The HR manager is the head of all field operations within a company. They are the bridge between the strategy side and the general operations side of human resource management. Considering this, and the impressive average HR manager salary, the position is always in demand.
The HR manager’s position is the foundation for promotion into the strategy and planning aspect of human resources. A great HR manager is somewhere between an operations manager, a project manager, and an office manager.
In this post, I’ll explain exactly what an HR manager does, what the requirements are for the position, and the salary average.
Let’s jump right in.
Average HR Manager Salary by The Numbers
The United States National Average for a HR manager salary differs across salary and compensation reporting platforms. Here are some reports from major job reporting sources in 2021.
Glassdoor reports an average base salary (based on self-reported data) of $78,377.
The majority of salaried managers lie within the low to average range. In addition, the average additional cash compensation is $9,993.
Payscale reports an average base salary of $67,079.
In addition, around 90% of human resources manager salaries are under $88,000, while the bottom 10% make less than $41,000.
Indeed reports an average base salary of $71,784.
Indeed also reports a number of benefits, along with a cash bonus for managers.
The combined average of the three sources is $72,413.
Career Outlook for a Human Resources Manager
The entire salary range of a HR manager in the US depends on their total years of experience working as either a manager, or in the general field of human resources.
HR managers with less than 5 years of work experience make an average of $51,000. HR managers who have been in the profession for 5 or more years, usually see their salary increase to an average of $62,000.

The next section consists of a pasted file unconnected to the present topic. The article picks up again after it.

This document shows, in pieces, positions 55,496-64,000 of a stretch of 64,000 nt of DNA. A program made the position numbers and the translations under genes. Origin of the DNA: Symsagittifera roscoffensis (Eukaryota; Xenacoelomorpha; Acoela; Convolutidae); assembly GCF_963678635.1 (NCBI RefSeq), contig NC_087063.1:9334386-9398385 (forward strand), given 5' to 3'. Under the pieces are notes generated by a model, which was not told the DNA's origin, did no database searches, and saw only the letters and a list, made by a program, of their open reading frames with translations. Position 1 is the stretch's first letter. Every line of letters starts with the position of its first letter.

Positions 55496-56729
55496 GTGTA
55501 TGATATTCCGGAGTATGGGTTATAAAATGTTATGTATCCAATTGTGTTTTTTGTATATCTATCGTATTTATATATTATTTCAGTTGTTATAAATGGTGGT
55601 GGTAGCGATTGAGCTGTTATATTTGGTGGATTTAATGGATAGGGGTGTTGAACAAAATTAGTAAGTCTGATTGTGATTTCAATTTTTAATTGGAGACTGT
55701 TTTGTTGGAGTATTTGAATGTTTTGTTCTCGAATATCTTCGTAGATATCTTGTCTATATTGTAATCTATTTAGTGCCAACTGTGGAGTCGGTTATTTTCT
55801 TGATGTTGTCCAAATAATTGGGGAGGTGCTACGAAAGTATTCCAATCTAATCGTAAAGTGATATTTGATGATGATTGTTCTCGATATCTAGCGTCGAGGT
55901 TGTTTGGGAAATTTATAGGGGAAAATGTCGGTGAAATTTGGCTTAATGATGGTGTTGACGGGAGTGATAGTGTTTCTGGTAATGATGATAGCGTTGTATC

The progression slows down from here on out, with only a slight increase of up to $70,000 on average, and, that too, after over 20 years active in HR.
Promotion Trajectory for HR Managers
HR managers have 2 distinct promotion paths in the US (and for the most part, globally).
A current HR manager can be promoted to either a senior manager position or to director. In some cases, the HR manager may advance to the position of Vice President of Human Resources. This promotion could come directly after senior manager, as well as, after director.
We mostly see the VP of Human Resources position in the IT and tech industry, and long-serving VPs can eventually advance to Chief Officer.
Top Paying Cities for Managers
According to the US Bureau of Labor Statistics, these are the cities that offer the most lucrative opportunities for HR managers.
- Newark and Union, Pennsylvania: Both cities have an average HR manager salary of $162,920, and $99,350 for entry-level HR managers.
- San Jose and Sunnyvale, California: Both cities have an average HR manager salary average of $160,980, and $94,050 for entry-level managers.
- Bridgeport and Norwalk, Connecticut: Both cities have a HR Manager’s salary average of $156,990, while it’s $84,960 for entry-level managers.
- Ithaca, New York: Ithaca has an average HR manager’s salary of $150,850, and $94,030 for entry-level managers.
- Arlington and Washington, District of Columbia: Both Arlington and Washington have an average salary of $149,280 for HR managers, with the average for entry-level managers is $94,380.
Out of all the states, California has the most cities with the highest average salary for HR managers. The average has seen very little variation in the past few years.
If you're interested in learning more about increasing your HR salary, then add an HR Certification Course to your resume.
HR Manager’s Job Description
Human resources managers lead the entire HR department on the operations front. They report directly to the HR directors, or other equivalent senior HR executives.